Look a little closer at the movies on studio rosters — and who is directing them — and Hollywood’s inclusion narrative around diversity falls apart by one crucial measure. Even after years of being called to task for sidelining female filmmakers, studios as a whole continue to rely overwhelmingly on men to lead productions. Why the disconnect?
There have been grumblings that the group is cliquey and disorganized, and that its members have used meetings to network. There have also been whispered concerns that it has overshadowed decades of work by others long devoted to advancing the gender equity cause. But Tina Tchen, who spearheaded the creation of the legal defense fund, said that thousands of callers, hailing from 60 industries, have contacted the organization for guidance, and that two-thirds were lower income.
According to research released Tuesday by the Center for the Study of Women in Television and Film at San Diego State University, female critics tend to give higher ratings to films with women in leading roles than male critics do: women writers gave an average rating of 74 percent to films starring women, whereas male writers gave those films an average rating of 62 percent. Those figures leveled off more when men were in leading roles; women critics gave those films an average rating of 73 percent, and men on average rated them 70 percent.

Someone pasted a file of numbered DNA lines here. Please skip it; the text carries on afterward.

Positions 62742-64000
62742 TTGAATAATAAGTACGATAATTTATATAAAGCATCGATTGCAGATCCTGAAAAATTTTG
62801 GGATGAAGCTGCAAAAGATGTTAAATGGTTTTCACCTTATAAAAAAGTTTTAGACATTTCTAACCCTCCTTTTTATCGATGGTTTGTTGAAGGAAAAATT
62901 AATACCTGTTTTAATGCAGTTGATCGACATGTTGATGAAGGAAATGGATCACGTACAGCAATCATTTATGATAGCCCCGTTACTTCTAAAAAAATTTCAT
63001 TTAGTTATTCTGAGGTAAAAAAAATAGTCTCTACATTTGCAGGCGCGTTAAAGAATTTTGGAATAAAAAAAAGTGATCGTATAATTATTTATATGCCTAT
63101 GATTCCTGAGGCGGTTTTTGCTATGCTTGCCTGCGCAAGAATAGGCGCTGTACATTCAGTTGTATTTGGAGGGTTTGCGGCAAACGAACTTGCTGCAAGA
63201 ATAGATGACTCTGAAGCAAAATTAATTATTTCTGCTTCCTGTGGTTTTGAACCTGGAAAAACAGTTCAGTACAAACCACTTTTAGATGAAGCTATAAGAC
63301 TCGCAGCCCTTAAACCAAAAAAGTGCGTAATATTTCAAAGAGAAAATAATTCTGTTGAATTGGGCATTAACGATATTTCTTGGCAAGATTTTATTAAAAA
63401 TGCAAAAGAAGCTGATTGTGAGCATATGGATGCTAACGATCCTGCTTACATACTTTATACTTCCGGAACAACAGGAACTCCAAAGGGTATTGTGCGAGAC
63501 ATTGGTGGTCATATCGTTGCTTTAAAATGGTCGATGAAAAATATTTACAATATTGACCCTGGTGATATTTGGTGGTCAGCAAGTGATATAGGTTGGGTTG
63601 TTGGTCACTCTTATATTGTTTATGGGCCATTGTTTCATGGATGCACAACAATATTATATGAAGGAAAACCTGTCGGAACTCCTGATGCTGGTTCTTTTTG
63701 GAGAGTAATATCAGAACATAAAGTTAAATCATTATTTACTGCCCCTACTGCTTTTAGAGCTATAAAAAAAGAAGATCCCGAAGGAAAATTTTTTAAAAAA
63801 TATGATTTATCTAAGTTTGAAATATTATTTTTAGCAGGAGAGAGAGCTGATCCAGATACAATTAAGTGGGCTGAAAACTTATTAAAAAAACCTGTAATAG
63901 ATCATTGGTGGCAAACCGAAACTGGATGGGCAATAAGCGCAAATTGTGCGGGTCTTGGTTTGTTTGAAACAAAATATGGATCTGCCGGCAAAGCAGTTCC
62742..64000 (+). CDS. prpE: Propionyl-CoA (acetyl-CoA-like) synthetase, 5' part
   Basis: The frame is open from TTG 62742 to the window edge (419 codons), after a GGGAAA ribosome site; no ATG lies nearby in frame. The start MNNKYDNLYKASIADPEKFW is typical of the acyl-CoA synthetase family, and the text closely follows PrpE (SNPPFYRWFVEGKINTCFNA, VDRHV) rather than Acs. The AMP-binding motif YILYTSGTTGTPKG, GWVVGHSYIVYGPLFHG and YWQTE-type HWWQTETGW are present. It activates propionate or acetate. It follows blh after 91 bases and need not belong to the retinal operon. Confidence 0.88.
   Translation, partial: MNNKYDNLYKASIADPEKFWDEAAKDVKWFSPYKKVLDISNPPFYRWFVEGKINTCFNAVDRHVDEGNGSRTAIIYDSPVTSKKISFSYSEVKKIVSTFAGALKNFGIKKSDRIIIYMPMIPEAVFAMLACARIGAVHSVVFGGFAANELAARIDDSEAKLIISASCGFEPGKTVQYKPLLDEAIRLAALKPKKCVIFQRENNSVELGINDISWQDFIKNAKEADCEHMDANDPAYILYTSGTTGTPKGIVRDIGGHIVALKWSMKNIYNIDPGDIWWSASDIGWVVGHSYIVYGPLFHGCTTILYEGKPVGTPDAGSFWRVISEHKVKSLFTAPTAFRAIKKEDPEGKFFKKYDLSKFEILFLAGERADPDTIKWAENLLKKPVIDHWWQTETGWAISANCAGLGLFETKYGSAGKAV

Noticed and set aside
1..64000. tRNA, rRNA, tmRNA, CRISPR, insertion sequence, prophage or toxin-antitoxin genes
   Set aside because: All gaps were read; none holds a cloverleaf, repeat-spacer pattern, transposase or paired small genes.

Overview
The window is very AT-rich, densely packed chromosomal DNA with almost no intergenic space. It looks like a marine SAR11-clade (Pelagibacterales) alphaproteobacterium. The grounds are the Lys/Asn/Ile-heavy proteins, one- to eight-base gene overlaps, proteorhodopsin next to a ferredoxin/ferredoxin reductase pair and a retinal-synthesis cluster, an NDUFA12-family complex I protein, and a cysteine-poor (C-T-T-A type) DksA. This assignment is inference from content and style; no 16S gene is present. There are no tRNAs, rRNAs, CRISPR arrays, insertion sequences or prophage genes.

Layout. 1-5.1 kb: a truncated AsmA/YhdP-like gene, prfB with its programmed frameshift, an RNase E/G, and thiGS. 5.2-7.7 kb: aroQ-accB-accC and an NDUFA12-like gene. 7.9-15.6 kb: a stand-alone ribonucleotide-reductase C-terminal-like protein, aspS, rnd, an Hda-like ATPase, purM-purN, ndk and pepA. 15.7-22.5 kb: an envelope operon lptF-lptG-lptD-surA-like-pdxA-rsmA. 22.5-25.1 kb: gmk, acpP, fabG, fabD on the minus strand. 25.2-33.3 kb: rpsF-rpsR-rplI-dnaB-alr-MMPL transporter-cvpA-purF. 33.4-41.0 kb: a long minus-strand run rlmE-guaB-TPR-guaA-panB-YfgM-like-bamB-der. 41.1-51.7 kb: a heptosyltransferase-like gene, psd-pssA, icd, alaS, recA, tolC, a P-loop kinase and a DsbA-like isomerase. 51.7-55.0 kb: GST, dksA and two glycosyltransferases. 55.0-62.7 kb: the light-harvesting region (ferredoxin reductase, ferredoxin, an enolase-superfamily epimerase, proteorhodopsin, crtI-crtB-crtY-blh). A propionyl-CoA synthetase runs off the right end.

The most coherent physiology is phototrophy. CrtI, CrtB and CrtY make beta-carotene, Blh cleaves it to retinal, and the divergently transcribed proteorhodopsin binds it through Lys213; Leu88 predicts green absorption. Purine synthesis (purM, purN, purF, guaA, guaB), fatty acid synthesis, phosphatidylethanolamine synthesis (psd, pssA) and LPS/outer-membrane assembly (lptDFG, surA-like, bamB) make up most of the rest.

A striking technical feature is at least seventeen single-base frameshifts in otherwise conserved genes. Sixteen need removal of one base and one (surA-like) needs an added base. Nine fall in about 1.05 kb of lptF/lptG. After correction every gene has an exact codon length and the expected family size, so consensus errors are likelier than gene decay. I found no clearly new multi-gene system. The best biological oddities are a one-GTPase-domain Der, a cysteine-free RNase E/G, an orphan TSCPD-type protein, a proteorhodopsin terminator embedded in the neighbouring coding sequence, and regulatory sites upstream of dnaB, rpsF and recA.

Called Time’s Up, the movement was announced on Monday with an impassioned pledge of support to working-class women in an open letter signed by hundreds of women in show business, many of them A-listers. The letter also ran as a full-page ad in The New York Times, and in La Opinion, a Spanish-language newspaper. “The struggle for women to break in, to rise up the ranks and to simply be heard and acknowledged in male-dominated workplaces must end; time’s up on this impenetrable monopoly,” the letter says.